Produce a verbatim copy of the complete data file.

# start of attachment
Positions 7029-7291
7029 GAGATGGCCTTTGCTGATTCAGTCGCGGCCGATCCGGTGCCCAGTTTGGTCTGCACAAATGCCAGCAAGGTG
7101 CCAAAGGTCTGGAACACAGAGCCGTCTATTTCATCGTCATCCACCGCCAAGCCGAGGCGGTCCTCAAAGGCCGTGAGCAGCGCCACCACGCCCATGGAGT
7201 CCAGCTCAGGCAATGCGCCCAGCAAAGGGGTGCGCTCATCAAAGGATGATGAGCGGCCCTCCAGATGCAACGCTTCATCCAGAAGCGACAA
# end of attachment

Positions 7029-7291
7029 GAGATGGCCTTTGCTGATTCAGTCGCGGCCGATCCGGTGCCCAGTTTGGTCTGCACAAATGCCAGCAAGGTG
7101 CCAAAGGTCTGGAACACAGAGCCGTCTATTTCATCGTCATCCACCGCCAAGCCGAGGCGGTCCTCAAAGGCCGTGAGCAGCGCCACCACGCCCATGGAGT
7201 CCAGCTCAGGCAATGCGCCCAGCAAAGGGGTGCGCTCATCAAAGGATGATGAGCGGCCCTCCAGATGCAACGCTTCATCCAGAAGCGACAA